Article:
Master of Arts (MA)
First Committee Member
Number of Pages
David Mamet's American Buffalo, Glengarry Glen Ross, and Speed-the-Plow explore the damage American business has done to the human spirit. The frontier myth has evolved into exploitative capitalism where competition becomes an obstacle for community and friendship. The characters in these plays try to establish and define their identities by their particular status within the business hierarchy. Unfortunately the nature of competition creates an environment in which the characters use each other's needs and vulnerabilities for their own gain. To openly express the need for love and community in this climate is to expose weakness. Fear of revealing such vulnerability prohibits Mamet's characters from accepting their real needs. The conflict between the need for community and the fear of rejection from society because of a weak position within the business structure relegates them to compromised versions of truth and the identities they seek.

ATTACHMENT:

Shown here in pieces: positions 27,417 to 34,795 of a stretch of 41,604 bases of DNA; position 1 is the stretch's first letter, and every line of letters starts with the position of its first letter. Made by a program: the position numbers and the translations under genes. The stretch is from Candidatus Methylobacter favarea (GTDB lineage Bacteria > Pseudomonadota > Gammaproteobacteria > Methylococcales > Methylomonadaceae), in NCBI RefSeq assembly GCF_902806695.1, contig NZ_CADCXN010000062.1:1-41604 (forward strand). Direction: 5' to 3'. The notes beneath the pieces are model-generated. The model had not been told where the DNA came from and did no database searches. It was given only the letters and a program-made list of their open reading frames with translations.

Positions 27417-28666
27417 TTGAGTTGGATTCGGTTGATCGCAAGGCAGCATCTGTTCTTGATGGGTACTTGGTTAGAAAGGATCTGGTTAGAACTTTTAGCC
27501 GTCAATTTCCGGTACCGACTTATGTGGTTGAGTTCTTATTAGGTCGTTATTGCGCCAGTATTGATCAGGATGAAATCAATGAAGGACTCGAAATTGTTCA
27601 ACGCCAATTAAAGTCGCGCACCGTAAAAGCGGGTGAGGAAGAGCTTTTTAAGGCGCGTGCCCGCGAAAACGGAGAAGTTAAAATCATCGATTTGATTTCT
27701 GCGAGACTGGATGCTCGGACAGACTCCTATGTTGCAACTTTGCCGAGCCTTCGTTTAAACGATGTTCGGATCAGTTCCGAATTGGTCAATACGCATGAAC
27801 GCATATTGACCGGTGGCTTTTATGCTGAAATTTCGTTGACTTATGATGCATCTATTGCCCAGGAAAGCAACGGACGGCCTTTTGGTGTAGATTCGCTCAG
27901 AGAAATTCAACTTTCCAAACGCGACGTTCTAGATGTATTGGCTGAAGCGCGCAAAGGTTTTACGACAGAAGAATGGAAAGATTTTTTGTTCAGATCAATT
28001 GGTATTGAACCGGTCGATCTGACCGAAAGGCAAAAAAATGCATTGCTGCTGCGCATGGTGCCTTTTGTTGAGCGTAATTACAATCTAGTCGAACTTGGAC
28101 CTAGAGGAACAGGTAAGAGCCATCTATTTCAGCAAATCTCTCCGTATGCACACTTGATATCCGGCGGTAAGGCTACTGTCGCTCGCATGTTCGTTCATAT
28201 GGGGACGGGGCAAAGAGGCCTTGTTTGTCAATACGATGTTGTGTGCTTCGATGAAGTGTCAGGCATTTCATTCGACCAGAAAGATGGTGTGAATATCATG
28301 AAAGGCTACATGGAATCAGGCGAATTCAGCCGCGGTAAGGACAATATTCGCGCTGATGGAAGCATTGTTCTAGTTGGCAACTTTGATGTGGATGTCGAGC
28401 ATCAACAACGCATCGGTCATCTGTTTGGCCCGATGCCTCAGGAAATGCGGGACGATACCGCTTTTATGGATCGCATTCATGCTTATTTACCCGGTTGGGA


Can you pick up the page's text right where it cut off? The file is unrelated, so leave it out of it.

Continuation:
American; Buffalo; Claiming; David; Effects; Glengarry; Glenn; Human; Identity; Mamet; Myth; Plow; Relationships
Theater; American literature
University of Nevada, Las Vegas
If you are the rightful copyright holder of this dissertation or thesis and wish to have the full text removed from Digital Scholarship@UNLV, please submit a request to firstname.lastname@example.org and include clear identification of the work, preferably with URL.
Sattazahn, Lyn, "Claiming identity: The effect of the American myth on human relationships in David Mamet's "American Buffalo", "Glengarry Glenn Ross", and "Speed-the-Plow"" (1999). UNLV Retrospective Theses & Dissertations. 982.